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If your marketing isn’t working, it’s either because your promises aren’t useful (and big) enough or we don’t believe you’re the one to keep them. – Seth Godin

I’ve spent some time lately talking and exploring brand, why charity: water’s is great  and why others (maybe even yours) is not  but ultimately it comes down to one thing: your nonprofit brand is about trust.

Your organization is working to do good. So are the other 1.5 million organizations in North America. It’s not a matter of getting people to believe that you are doing good, it’s a matter of getting people to believe that you can actually do it.

Fundraising and nonprofit marketing has many unique strategies, can be quite complex and is almost always difficult but the basic premise that underlines any and all quality fundraising is dead simple:

  1. Tell people what problem is that they are helping you solve by giving you money
  2. Use their money to help you solve the problem
  3. Tell people how their money was used to help you solve the problem

That’s what it is about. If you can’t do that, it doesn’t matter how cool your logo is, how many people “Like” you on Facebook or what your (bogus) overhead ratio is because in the long run you will fail. This work, fundraising, is based on trust and the fulfillment or promises so as you look to strengthen your brand (and you should as we enter the next decade of what will be a brand battle… more on that soon) don’t start with logo, or colours, or message, or Facebook or any of that. Start with figuring out what promises you can make to donors and how you can fulfil them. Because your nonprofit brand is about trust. Period.

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  • Lynn Stevenson

    I agree with you, you are so right. The basis behind quality fundraising is simple, yet it is not easy for most nonprofits to do. Beginning with telling “people what problem is that they are helping you solve by giving you money”. This implies that the nonprofit is focused on their very clear mission statement. “Using their money to help you solve the problem” implies good stewardship. Telling “people how their money was used to help you solve the problem” implies good execution of the mission with good record keeping and great communications. Good mission statement, good stewardship, good mission execution, good record keeping and communication are signs of a strong organization which is worthy of the public’s trust. And you are right, all of the logos and FB postings are no substitute for the real thing. For sure, trust is key.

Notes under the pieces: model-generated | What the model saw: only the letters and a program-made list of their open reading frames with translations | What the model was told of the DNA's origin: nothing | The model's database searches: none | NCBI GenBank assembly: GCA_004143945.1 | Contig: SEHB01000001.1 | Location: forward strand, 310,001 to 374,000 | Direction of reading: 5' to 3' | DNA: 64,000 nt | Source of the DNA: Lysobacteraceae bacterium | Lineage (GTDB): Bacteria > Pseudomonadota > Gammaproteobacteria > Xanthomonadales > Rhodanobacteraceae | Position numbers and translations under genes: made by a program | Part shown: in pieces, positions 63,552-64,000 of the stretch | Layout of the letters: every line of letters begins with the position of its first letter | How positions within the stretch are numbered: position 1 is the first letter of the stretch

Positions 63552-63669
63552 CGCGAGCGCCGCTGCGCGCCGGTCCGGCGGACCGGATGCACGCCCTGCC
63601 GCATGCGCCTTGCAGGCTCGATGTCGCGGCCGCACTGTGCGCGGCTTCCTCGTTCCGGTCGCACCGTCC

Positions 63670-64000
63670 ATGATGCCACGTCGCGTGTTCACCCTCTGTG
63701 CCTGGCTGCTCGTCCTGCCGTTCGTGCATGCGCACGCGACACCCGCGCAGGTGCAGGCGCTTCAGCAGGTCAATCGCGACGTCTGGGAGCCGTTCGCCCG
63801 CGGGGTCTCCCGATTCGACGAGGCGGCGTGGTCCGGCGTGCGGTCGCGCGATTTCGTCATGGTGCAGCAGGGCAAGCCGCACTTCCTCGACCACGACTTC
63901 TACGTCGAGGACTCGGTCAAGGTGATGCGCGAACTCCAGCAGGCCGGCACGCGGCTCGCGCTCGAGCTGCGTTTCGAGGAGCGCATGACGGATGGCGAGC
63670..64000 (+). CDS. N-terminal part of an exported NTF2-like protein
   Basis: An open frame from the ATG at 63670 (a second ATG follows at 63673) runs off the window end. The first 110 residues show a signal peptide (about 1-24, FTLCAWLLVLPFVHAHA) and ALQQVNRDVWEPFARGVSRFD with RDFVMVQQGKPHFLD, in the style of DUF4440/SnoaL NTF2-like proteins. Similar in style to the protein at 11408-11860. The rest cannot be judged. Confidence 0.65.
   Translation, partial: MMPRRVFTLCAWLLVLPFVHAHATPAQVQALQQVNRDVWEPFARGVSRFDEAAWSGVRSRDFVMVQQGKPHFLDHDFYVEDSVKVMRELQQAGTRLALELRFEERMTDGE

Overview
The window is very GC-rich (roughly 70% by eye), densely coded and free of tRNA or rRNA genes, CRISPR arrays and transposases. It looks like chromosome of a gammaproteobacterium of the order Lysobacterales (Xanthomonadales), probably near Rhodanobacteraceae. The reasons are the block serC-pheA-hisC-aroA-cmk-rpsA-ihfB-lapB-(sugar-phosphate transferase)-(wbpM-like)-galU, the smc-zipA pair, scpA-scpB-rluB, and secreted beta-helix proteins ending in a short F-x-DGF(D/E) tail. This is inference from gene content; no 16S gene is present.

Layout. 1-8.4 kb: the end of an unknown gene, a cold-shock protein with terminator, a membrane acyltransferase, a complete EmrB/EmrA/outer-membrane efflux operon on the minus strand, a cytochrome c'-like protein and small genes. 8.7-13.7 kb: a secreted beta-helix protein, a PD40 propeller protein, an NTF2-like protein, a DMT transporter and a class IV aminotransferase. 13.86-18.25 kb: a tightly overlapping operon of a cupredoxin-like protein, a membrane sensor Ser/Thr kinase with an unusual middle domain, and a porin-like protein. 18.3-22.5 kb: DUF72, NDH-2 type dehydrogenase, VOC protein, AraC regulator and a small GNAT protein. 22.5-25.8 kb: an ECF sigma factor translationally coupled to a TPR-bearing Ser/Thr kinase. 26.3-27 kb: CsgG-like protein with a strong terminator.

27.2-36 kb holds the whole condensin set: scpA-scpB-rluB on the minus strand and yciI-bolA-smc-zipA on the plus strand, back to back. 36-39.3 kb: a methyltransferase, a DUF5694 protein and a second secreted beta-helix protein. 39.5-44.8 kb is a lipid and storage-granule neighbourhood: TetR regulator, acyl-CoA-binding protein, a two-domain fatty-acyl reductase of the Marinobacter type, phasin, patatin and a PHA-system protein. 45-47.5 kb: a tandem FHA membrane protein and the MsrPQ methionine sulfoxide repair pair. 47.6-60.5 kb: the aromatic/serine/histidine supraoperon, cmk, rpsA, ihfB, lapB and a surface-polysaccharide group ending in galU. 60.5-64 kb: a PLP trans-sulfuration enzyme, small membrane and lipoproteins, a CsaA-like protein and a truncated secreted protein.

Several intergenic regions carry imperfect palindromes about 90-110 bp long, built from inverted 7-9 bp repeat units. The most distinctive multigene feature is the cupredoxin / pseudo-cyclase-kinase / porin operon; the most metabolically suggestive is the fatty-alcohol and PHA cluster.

• bradyjosephson

    Thanks Lynn. As you point out, it really isn’t overly complicated at its most basic point. I’ve said to people before, if all you do with your fundraising/marketing approach is ask yourself “will this help us build trust with our donors” before you do anything and only proceed with things where the answer is yes, the organization, its people, its donors and the sector would be better off.

    Side note, have you read Speed of Trust by Stephen Covey (the son, not the older guy)? Some great stuff in there about management, marketing, customer relations and life that really apply to the nonprofit sector as well. Check it out if you’re interested.

  • Wobbly_Nonprofit

  • bradyjosephson

    Thanks for the thoughts Mark. Not much else to say as you expanded on the points well and I agree that adding specifics or transparency around why the donations are needed and how they will be used is key if you can do it. Working in international development I know where you are coming from in terms of “can’t guarantee results” so organizations should tell donors. Under promise, over deliver and communicate throughout the process. Thanks again Mark.

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